Ad Campaign – Grace Line, 1950

After it became obvious that airplane travel was here to stay, and that a trip to Europe could be completed in 10 hours instead of five days, the cruise line companies began to shift gears from providing transportation to providing vacations.  A ship voyage was already a pleasurable experience for those with the money to buy first class tickets, and so that level of luxury was easily converted to the idea of the ship as a hotel that visited different ports.

The idea really caught on after WWII, when the cruise lines got their ships back after their wartime service.  Cruises to Hawaii and South America became big business.  These pleasure cruises would last up to a month, in contrast to the common three and four day cruises of today.

I’m sure you have all read how the 3100 passengers on the Carnival Triumph got an unwanted four day extension of their four day Mexican cruise.  This was big news in the US, and completely overshadowed what was an even worse incident on a cruise in the Canary Islands when five crew members of the Thomson Majesty were killed during a routine lifeboat drill.

I’m not qualified to comment on the safety regulations and procedures of cruise ships, but for an industry that has people talking about the accident of the Costa Concordia over a year later, it seems to me that they have some ‘splaining to do.

Does anyone beside me remember that series on The Mickey Mouse Club where Annette took a trip to Hawaii?  She went on a cruise ship and I thought it was the most fun thing ever.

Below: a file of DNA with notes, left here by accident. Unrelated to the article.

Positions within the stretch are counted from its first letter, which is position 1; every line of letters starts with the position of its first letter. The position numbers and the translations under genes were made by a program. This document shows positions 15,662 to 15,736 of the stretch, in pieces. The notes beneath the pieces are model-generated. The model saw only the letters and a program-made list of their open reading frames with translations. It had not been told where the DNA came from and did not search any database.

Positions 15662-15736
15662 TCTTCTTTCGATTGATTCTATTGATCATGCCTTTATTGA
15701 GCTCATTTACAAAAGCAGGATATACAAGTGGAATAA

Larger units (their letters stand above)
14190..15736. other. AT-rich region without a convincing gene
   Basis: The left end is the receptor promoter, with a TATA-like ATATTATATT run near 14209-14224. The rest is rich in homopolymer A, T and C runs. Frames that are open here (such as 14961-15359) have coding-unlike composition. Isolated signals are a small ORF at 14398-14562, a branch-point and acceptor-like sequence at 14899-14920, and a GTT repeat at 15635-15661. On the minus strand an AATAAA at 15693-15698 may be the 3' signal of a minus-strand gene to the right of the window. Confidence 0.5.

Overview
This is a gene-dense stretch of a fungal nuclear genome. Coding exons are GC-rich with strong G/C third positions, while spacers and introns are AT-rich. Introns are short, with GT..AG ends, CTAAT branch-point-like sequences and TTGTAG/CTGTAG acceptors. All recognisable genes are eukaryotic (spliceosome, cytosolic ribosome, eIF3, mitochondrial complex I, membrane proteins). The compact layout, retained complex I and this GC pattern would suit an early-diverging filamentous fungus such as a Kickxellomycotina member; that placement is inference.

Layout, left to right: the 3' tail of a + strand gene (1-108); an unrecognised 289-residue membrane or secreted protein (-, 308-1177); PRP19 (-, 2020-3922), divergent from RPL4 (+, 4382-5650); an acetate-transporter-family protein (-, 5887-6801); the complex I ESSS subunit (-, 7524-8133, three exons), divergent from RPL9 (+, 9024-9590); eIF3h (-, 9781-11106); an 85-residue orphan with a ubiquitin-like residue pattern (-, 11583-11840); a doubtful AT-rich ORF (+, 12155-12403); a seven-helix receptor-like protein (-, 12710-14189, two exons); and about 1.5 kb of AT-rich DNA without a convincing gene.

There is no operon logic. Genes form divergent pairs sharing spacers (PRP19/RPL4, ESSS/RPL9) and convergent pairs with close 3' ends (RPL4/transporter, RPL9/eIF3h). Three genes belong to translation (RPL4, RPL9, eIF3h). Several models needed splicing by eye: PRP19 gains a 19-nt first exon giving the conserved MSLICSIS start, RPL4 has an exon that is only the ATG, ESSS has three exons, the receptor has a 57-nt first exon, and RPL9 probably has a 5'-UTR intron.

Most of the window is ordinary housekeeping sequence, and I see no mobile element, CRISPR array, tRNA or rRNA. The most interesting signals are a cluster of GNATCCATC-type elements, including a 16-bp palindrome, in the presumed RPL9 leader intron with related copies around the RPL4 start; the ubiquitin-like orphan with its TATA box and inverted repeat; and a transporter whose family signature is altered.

Several years ago a friend and I took a cruise through the Aegean as part of an educational tour of Greece.  As such, we were on a small ship which held about 600 people, and I thought *that* was big.  I can’t imagine being on one of those floating towns of up to 5000 people that pass for cruise ships today.  Especially now.


Filed under Advertisements, Viewpoint, Vintage Travel

9 responses to “Ad Campaign – Grace Line, 1950

  1. That must have been a wonderful trip to Greece. I have always wished I could have taken the trip to Greece and Turkey…but I will have to settle for a trip to Disney World. Nice article. Thanks


  2. Teresa

    I love the idea of travelling on one of these vacation ships back in the day. It all seems so terribly romantic. These days… not so much!


  3. Oh, but to sail to New York on the QEII or the France in the ’60s! If time travel is ever invented, that’s my first stop.


  4. I much prefer the old fashioned concept of a cruise. The modern ones hold no appeal to me and seem very tacky.,


  5. Was it really the case that trans-Atlantic travel switched to the air so early? My family moved across the Atlantic twice during the 1960s (a long story about academic postings) and both sets of journeys were made by ship. I get the impression that this was still very much the norm. Perhaps the cost of flying for a family of 6 or 7 would still have been prohibitive? I don’t know.


    • Yes, it probably was the cost of the air tickets compared to rooms on the ship.

      The transition happened over a period of years. One can still cross the Atlantic by ship, but today it is much cheaper to fly!


      • It seems from the Wikipedia entry on SS France (one of the ships my family were on) that it took until the ’70s for transatlantic jet travel to outstrip the ocean liners. That squares with my memory too.


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